However, the book was generally well received and as Ethel recounts in the preface to a second edition, “Within a month of publication the first edition of my verse, 500 copies were sold out’ and ‘This has determined me to publish a much larger edition. 1000 copies, containing my former poems with emendations and additions”.  This second edition was published by R Denham and Co Ltd together with the Shackerley Literary Agency.  The Shackerley Literary Agency, Southport was an imprint used by William to publish a number of pamphlets and a small book entitled ‘A few Specimen Poems and Aphorisms’. The name was taken from a farm house that he lived in for a short time at Mellor near Blackburn and indicates that he may have partially financed this second edition.  This second edition contained, as had the first edition a dedication “to my esteemed friend W H Burnett as a small token of sincere gratitude and respect”.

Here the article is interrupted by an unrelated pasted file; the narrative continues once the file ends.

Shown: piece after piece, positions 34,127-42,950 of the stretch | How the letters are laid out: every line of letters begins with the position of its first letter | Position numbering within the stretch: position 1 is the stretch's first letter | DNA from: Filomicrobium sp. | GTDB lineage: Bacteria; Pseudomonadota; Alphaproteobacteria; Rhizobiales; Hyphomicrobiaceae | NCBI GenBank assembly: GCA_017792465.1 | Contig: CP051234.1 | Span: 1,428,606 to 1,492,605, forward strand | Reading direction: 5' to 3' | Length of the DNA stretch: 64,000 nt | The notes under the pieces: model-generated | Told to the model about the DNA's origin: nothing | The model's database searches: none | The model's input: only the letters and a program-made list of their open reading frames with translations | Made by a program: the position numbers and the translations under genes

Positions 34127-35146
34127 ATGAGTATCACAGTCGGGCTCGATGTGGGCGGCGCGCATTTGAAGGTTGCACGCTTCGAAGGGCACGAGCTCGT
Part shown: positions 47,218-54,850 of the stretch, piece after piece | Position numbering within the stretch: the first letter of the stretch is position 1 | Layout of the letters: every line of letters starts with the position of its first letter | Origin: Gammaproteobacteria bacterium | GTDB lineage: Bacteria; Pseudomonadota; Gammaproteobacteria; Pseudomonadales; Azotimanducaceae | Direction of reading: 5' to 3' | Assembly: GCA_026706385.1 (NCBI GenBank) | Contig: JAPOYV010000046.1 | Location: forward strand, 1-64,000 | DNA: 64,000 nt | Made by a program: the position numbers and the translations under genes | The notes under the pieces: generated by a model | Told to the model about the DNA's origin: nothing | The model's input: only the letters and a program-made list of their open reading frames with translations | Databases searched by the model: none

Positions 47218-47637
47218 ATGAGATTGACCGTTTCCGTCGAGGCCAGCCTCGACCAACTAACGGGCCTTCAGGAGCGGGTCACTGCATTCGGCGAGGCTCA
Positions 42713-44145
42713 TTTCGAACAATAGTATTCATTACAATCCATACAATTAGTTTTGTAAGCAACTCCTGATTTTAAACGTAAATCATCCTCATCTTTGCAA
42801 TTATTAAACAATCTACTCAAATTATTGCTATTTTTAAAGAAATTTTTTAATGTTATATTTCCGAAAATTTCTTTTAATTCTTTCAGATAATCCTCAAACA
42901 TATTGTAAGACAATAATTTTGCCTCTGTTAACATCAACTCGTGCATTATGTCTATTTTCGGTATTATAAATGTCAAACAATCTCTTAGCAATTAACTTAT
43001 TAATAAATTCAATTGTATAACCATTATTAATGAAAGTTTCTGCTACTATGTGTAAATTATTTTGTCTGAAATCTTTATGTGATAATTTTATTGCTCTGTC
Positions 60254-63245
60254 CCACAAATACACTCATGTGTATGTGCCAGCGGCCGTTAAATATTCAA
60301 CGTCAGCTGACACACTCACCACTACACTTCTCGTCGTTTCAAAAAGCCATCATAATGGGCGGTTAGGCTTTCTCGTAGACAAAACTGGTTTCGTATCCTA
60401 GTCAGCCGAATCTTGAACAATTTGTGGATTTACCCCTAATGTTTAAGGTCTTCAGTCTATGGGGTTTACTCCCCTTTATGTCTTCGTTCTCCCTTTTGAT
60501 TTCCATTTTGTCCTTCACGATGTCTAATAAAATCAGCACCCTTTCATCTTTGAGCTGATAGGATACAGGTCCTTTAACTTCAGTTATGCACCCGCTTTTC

With the second edition of ‘Rhymes from the Factory’, the Manchester Courier and Lancashire General Advertiser had changed its tune saying “That there should be required a second edition Miss Ethel Carnie’s “Rhymes from the Factory” (Blackburn: R. Denham and Co., is. net) is proof of the existence of discriminating love of poetry which judges work on its intrinsic merits. With outside aid Miss Carnie has won for herself a worthy place among the poets of the people. Her songs and lyrics are full of music and beauty and are models of artistic style. In the whole volume is no careless paltry line, and that compositions of such grace should come from a Lancashire cotton factory is a fact of which all Lancashire people will be proud. Miss Carnie has honoured herself and her county”.  There is not much doubt that William would have remembered how being the protégé of William Braithwaite the Stokesley Publisher/printer had helped to open many doors to him as a very young man and would have provided the ‘outside aid’ in the form of ‘much kindly encouragement’[15]